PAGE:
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COVID-19 Effects on Traffic and Its Components

COVID-19 Effects on Traffic and Its Components

In a typical year, traffic increases during the first half of the year, and then decreases during the second half, as shown below using data from 2019.

Bar Graph Showing 53 Continuous Count Stations 7-day trailing average vs.Jan-Feb 6 2020

Roadway Traffic Volume in Hampton Roads, 2019
Source: HRTPO processing of VDOT data

In 2020, however, due to COVID-19 and the response to it, instead of increasing during the spring, traffic decreased precipitously, down 40% from the January level.  Although the summer and early fall volumes were equal to pre-COVID January levels, summer and fall traffic is usually 10-20% higher than January volumes, as shown above.

Bar Graph Showing 53 Continuous Count Stations 7-day trailing average vs. Jan 3-Feb 6 2020

Roadway Traffic Volume in Hampton Roads, 2020
Source: HRTPO processing of VDOT data

To determine the components of this lowering of traffic volumes, HRTPO staff analyzed Google’s Community Mobility Report which use cellphone location data (“from users who have turned on the Location History setting”) to track various travel inputs.  Google’s “Residential” parameter measures duration of time spent at places of residence; its “Workplace” parameter measures visitors to places of work.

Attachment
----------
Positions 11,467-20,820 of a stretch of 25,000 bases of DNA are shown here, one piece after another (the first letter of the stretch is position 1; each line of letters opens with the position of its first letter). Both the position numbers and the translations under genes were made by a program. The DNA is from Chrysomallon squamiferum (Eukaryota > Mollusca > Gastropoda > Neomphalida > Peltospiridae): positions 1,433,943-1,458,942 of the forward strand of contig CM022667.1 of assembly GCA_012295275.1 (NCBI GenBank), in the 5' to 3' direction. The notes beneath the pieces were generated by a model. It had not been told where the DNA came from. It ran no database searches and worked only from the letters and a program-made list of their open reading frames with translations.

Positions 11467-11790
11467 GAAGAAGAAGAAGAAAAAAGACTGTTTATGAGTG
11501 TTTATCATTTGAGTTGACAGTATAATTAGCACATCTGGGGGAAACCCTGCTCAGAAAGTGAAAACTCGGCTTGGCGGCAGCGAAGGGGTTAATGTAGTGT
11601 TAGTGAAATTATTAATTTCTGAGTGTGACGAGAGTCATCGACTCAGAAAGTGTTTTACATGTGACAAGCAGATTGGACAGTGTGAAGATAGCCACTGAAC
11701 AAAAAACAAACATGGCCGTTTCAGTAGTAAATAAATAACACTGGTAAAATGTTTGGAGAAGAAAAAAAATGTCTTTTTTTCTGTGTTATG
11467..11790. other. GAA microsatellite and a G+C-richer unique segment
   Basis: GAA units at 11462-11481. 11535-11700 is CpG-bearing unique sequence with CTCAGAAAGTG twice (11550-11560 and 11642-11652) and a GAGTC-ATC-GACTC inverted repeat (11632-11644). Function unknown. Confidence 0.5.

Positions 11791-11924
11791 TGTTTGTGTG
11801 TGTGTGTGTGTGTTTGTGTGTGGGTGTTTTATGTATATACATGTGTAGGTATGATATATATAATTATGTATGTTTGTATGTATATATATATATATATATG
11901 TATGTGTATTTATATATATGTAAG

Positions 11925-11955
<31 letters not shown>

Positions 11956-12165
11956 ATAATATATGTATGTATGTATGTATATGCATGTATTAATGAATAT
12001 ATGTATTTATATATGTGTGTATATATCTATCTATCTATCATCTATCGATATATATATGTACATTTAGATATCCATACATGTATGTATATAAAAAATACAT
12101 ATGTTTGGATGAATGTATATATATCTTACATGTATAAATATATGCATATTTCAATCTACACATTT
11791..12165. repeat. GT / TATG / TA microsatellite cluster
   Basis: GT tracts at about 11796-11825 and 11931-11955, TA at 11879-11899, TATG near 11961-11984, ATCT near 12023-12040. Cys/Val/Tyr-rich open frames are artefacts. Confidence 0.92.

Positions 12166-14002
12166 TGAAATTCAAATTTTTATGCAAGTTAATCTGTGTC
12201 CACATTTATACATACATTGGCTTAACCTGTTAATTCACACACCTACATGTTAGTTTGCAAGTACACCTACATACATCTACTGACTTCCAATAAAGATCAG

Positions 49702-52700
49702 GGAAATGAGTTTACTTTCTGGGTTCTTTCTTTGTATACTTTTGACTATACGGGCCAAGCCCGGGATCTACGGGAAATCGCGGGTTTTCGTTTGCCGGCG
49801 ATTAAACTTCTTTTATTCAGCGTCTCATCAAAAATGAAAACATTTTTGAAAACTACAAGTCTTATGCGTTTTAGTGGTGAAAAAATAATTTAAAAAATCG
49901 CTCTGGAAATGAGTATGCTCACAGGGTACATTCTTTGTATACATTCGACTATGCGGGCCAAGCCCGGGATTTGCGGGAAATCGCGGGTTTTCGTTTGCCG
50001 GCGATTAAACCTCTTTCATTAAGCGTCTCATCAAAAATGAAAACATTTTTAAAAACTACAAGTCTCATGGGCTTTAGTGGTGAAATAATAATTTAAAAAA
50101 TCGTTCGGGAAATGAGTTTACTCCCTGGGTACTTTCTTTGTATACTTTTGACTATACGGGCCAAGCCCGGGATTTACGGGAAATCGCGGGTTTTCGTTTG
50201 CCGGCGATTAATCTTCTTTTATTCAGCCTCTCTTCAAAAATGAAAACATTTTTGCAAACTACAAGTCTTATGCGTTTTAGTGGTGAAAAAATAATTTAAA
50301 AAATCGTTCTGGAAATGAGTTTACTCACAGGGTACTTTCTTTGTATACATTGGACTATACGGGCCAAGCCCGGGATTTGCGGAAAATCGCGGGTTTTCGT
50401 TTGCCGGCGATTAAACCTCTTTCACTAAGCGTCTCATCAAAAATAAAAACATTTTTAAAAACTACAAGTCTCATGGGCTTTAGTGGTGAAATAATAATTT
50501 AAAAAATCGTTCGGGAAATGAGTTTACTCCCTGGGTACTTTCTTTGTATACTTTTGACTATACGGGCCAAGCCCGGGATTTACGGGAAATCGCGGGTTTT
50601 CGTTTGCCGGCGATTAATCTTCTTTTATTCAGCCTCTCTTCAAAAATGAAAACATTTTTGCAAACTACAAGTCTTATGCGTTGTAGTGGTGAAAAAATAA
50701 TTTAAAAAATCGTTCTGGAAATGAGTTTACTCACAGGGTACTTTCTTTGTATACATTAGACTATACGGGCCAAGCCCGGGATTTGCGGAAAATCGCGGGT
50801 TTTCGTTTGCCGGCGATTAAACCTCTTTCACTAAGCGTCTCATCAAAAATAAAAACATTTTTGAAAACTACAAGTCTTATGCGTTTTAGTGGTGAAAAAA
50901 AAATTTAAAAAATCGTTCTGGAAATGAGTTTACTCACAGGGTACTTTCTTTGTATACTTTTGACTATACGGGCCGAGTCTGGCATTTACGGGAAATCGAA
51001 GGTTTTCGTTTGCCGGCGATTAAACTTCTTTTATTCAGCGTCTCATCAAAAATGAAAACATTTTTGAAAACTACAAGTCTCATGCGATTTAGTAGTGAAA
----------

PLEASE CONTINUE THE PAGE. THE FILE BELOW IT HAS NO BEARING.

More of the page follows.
Bar chart showing Workplace Activity, 2020

Workplace Activity, 2020
Source: HRTPO processing of Google’s Community Mobility Report

Trips to places of work—i.e. work trips, shopping trips, etc.—decreased almost 50% after business owners closed work places both voluntarily and in response to government mandates.  Although this phenomenon abated somewhat for the summer and early fall, we are still traveling to places of work 30% less than we did in January.

Bar Chart showing Time Spent at Home, 2020

Time Spent at Home, 2020
Source: HRTPO processing of Google’s Community Mobility Report

Likewise—due to loss of employment, working from home, and home deliveries—time spent at home increased 20% during the spring for Hampton Roads residents.  As with workplace travel, this home phenomenon abated somewhat for the summer and early fall, but we are still spending 10% more time at home than we did in January.

These workplace and residential data explain the lower-than-normal traffic on our roadways.

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